Some photography hints:
- Good quality photos will help sell machines. This is where a little time & attention can attract good buyers. Poor photos will not attract any interest.
- Use a good camera and make sure that there is good light. If you have lights on time clocks, turn them on. There can never be too much light in a Laundromat.
- Whenever possible shoot the pictures during the day so that there is more natural light.
- Whenever possible, shoot pictures of operating washers & dryers. Nothing is better than seeing clothes tumbling in an operating machine.
- Always shoot pictures of the machines in the Laundromat. (Once the washers are out of the Laundromat and in a warehouse the value of the machines drops by at least another 50%.)
- Clean all of the washers before you start shooting pictures. Make them look their very best.
- Remove any out of order tags before shooting pictures. (Be sure to replacement when you are done.) If machines need repairs, be honest with your buyer and let them know any existing problems.
- Be honest, shoot the best and the worst machines (a serious buyer will want to see the machines in person, so why waste everyone's time, and show an honest representation).
My Craigslist ad provided as much information about the machines as possible. My ad included the make, quantity, model numbers and features which might be attractive about the machines. For instance, all of these washers had only 1 owner and had been serviced by an equipment distributor (me). I also had up-graded the washers from coin slides to the Keltner digital drop coin mechanisms. I also listed that these washers as operating on 208-240 volt, 3 phase electricity.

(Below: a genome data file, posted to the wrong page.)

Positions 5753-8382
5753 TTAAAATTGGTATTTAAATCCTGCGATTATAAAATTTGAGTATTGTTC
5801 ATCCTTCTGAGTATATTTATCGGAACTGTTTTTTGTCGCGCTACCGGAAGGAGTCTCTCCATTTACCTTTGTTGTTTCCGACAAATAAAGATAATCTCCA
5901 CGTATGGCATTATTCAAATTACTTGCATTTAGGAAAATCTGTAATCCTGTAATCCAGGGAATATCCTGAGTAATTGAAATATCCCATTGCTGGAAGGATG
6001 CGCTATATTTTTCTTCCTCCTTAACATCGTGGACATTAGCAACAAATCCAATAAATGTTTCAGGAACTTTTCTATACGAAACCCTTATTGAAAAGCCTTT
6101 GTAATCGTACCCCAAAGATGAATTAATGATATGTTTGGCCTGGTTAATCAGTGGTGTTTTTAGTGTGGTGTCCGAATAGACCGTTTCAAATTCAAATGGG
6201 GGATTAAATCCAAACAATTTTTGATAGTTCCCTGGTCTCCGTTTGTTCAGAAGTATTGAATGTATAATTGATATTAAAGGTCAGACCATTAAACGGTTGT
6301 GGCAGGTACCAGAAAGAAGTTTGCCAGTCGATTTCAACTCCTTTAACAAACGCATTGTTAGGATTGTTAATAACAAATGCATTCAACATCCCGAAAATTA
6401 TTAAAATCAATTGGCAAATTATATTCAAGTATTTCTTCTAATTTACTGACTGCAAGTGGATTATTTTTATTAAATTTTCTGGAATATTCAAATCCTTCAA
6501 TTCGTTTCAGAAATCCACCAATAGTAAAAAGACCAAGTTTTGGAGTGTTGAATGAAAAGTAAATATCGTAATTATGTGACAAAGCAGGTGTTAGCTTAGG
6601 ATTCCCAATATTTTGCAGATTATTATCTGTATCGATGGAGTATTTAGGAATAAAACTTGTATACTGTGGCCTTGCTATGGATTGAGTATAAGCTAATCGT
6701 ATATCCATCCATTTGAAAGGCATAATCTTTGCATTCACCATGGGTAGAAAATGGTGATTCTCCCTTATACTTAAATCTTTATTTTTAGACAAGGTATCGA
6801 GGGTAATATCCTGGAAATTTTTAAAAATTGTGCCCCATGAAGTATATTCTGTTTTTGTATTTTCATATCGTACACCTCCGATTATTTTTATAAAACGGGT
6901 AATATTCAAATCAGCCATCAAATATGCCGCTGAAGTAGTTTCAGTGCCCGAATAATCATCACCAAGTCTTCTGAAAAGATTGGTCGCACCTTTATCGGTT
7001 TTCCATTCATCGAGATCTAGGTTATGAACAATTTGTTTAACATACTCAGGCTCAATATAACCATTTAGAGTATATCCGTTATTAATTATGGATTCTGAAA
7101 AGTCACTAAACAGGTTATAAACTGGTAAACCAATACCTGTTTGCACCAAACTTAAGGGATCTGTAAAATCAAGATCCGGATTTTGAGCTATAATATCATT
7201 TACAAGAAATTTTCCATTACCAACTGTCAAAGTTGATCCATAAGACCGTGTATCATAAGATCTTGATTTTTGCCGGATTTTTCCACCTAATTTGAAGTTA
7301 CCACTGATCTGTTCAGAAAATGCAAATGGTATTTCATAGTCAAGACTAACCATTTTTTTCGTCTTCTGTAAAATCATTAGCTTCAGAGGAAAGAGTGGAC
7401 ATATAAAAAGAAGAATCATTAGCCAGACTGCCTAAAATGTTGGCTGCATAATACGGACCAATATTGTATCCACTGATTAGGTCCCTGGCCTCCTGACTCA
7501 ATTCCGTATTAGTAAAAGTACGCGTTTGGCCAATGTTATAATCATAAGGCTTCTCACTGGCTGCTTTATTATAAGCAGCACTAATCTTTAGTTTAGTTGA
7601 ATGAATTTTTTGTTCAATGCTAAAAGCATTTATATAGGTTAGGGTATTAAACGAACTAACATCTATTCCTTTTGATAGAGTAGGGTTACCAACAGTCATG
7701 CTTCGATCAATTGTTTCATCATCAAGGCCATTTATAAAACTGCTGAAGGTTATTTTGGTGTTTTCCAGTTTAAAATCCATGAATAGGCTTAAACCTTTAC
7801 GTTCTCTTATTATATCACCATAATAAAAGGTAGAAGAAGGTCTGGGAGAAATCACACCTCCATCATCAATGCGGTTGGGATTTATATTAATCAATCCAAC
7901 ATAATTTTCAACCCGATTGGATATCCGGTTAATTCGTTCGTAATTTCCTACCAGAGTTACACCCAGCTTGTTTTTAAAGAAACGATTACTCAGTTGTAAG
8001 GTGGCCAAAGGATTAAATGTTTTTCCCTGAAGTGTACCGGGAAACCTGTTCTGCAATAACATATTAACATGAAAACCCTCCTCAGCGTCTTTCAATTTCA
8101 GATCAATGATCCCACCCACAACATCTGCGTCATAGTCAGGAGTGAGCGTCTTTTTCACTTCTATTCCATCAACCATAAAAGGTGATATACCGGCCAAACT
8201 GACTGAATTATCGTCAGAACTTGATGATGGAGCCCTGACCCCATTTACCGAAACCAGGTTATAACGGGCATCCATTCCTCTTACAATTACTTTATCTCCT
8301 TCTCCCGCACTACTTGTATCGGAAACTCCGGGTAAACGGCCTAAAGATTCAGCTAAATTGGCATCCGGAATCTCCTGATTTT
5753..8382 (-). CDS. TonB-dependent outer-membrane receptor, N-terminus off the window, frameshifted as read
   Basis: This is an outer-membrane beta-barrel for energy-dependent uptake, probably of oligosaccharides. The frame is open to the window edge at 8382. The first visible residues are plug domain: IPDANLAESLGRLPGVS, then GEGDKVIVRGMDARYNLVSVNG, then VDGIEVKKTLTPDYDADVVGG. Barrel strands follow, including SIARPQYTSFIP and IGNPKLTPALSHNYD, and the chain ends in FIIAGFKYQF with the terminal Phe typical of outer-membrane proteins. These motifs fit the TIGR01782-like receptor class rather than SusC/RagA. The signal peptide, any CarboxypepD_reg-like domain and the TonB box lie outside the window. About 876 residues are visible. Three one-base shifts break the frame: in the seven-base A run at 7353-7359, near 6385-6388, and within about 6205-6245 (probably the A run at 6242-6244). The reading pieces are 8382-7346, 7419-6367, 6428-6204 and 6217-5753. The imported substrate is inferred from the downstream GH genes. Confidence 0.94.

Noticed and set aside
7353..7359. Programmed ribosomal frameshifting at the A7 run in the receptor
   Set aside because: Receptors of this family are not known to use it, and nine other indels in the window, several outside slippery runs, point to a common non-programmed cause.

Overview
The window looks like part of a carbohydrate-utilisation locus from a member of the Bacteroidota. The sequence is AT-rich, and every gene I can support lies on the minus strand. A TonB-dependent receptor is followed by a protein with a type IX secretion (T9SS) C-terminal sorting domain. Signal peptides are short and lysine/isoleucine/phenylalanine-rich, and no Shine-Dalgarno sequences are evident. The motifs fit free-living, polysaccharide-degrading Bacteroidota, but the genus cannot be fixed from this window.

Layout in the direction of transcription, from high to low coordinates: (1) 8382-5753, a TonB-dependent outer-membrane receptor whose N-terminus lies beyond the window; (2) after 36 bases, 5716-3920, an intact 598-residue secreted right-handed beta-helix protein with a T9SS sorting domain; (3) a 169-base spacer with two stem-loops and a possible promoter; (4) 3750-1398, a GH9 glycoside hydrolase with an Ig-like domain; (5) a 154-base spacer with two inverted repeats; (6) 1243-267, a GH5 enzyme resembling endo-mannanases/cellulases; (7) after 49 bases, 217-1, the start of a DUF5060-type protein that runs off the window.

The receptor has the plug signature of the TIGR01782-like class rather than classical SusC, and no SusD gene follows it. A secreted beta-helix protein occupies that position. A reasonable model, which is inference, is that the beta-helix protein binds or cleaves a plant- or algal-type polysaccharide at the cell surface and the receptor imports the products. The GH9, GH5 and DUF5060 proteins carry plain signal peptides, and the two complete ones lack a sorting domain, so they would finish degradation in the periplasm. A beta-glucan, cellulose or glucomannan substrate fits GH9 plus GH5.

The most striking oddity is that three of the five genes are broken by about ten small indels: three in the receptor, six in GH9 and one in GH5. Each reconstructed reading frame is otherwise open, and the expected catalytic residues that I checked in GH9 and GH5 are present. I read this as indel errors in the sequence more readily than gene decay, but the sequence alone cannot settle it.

I placed the ad (see attached link) and would tweak the ad every week or so that way the ad would end up in the top posting queue again. When I received a call or an email about the machines, I answered the prospective buyers as soon as possible. I would try to identify the serious buyers from the "tire kickers". The serious buyers I always suggested that they could see the machines in operation and even suggested to them that they bring their laundry to "test drive" the machines. I also tried to sell the entire lot of equipment all together vs. selling the machines individually. I did this just to make it easier on me to deal with only 1 buyer. I could have sold the machines individually and gotten more money. If you sell to only one buyer, you most likely have to discount the entire lot.
I ended up with 2 serious buyers and another guy who would have take the machines off my hands for pennies. I eventually met my buyer at the Laundromat and received payment right then and there for the machines. My philosophy was that whoever comes up with the money first, get the machines. No bidding. "Show me the money". People will promise everything, but many will not deliver (ask restaurants about dinner reservation no-shows). In the end I received $4000 for 19 washers. I was asking $10,000 or the best offer. At $4000, I received about $200 a washer. This is a very cheap price, but I was pleased with the deal. I was glad that the washers could be put to good use again. I was pleased for any money I received for the washers, because it was truly found money. It is almost enough money to take my wife out to dinner; (that is supposed to be a joke). I also did not have to deal with a scrap metal guy to get rid of the washers.
If I had not received any offers I would have junked the machines. I would Never put 20+ year old used machines into storage. Once you take the machines out of the Laundromat, you will be lucky to sell the machines at any price.